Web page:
InMotion Network, holds its bi-annual intake of the Education Grant 'Take the Lead', in April and October. With many successful coaching certification stories, one such remarkable story is of Kimberly Cox. She tells her own story:
"Thanks to the financial support of the InMotion Network I am the first candidate in the province of Alberta to achieve a Competition Coach Specialist Dressage designation. This accreditation is certified by Equine Canada and the Coaching Association of Canada, and is administered by the Alberta Equestrian Federation.
The process involved reaching or exceeding all certification outcomes. Some of these outcomes are theory based; others were assessed in person. My evaluators, as chosen by Equine Canada, were Dale Irwin and Maureen Walters.
I developed a Year Training Plan (YTP) to support the progress of the human and equine athletes. The riders were assessed according to the Long Term Equestrian Development (LTED) model and the horses were trained following the Dressage Scale of Training as specified by the United States Dressage Federation. Exercises are then developed to address issues in training. The YTP is a flexible model that accommodates differences in athletes. It also includes adjunct training such as weight training, Pilates, and yoga to improve rider fitness. The YTP includes an enhanced equine health regimen including dental and veterinary care, massage, chiropractic adjustments, saddle fit, and farriery. The YTP is divided into phases in the competition year with attention to rest and recovery cycles for both horse and rider. The YTP is part of the written work submitted to the evaluators before the practical examination. Planning for the coaching of riders and training of their horses encompass Outcomes One and Two: Designing and Managing an Equestrian Sports Program.
My evaluators observed my preparation and warm up of a Fourth Level student competing at a recent Calgary Area National Level Gold Show. The quality of the warm up for both the horse and rider was assessed. The goal of the warm-up is to achieve suppleness and harmony between the human and equine athletes. The competition coach’s task is to support both athletes and maximize their performance. The coach’s role includes managing logistics and ensuring that the rider and horse are free of pre-test distractions maintaining a relaxed mental state. It also includes supervising hydration breaks, timing of the warm up, and coordinating with the ring-steward for the order of go. This portion of the evaluation is an element of Outcome Three: Supporting and Training Mental Skills for Equine Sport.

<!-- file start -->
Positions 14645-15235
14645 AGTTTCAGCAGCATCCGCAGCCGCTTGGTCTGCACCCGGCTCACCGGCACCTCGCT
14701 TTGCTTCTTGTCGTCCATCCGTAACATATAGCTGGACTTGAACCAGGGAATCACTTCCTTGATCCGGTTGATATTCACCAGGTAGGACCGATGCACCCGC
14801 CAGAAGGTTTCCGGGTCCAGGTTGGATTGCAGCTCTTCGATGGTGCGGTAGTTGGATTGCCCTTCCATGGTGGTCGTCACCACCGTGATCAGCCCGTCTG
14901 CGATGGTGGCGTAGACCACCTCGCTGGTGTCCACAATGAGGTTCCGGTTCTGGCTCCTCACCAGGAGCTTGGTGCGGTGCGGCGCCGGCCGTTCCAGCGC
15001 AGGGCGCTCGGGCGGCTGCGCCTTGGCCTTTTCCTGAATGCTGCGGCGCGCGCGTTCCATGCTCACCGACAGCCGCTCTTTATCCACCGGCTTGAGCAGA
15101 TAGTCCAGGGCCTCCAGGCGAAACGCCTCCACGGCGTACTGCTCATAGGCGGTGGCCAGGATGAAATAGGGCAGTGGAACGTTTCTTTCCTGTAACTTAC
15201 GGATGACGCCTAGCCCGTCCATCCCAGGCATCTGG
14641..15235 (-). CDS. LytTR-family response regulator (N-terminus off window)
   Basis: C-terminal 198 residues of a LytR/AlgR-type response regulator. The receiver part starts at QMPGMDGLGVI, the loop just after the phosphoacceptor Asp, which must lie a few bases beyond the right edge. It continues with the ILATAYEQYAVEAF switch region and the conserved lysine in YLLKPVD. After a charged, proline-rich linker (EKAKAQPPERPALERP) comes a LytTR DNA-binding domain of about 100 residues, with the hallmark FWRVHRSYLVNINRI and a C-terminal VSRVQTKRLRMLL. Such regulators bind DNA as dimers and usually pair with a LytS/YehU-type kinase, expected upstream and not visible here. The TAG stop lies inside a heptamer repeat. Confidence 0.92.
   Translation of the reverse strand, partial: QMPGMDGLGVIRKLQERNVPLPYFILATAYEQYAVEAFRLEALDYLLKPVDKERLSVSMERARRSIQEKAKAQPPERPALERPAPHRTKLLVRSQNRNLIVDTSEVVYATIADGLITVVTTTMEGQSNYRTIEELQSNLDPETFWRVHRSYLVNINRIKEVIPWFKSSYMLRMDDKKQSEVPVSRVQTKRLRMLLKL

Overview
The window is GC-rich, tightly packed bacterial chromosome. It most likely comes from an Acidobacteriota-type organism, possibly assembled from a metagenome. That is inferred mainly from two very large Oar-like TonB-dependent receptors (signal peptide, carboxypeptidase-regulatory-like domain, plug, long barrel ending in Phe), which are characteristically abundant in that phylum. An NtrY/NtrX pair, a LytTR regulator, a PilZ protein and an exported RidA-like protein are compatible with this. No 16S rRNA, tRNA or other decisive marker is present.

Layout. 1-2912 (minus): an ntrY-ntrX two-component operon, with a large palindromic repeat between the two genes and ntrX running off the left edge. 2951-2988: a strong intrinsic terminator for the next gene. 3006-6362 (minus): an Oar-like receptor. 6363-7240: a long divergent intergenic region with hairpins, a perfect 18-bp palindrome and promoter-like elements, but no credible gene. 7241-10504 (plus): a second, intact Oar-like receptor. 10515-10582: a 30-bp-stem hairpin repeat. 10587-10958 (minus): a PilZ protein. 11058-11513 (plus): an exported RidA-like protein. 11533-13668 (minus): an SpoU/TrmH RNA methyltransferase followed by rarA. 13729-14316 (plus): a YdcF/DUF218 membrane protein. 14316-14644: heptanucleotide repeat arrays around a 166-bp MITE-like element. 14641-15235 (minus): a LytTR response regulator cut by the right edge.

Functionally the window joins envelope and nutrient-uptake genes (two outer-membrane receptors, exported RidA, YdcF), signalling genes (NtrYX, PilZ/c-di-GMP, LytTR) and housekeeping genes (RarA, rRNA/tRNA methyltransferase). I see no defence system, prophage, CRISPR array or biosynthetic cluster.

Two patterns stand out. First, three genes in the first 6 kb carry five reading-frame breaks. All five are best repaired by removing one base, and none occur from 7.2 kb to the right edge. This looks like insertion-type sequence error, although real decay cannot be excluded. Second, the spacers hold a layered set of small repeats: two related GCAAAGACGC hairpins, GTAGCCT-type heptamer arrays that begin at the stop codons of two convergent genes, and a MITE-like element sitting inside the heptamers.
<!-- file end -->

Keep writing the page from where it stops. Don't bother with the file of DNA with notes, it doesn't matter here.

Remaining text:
The result of a successful warm up is a successful test. It is the responsibility of the coach to debrief the athlete following the test in a supportive and constructive manner no matter where the athlete places in the class. The effectiveness of the debriefing was assessed in Outcome Four: Analyze Performance in Competition.
My lesson delivery evaluation was held at Black Whiskey Ranch after the competition element was completed. I prepared and taught four separate lessons to four horse/rider combinations on topics chosen by the evaluators. The lesson topics were: teaching a student to improve their horse through longing (working a horse on a long line on a circle), improving the half- halt, refining the half-pass, and riding balanced10 m circles accurately. In one of the prepared lessons the evaluators asked me to switch my lesson focus to improve a rider’s equitation in order to assess my adaptive management skills. This portion of the coaching evaluation fulfilled Evaluation Step Two: Support Athletes in Training- Practical Evaluation.
Kimberly Cox, featured on Alberta Equestrian Fedration magazine, Fall 2015.
I utilized my knowledge as a physical education teacher, high school coach, and competitive equestrian to formulate successful Year Training Plans for riders and their horses. I can appreciate the importance of planning for progress and success as an athlete and coach. As an equestrian I know the skill and effort required to bring a horse along in training. The effect of a correct and effective dressage training program is harmony between horse and rider. This harmonious relationship between horse and rider is paramount to their competitive success."
You can read further about her story here.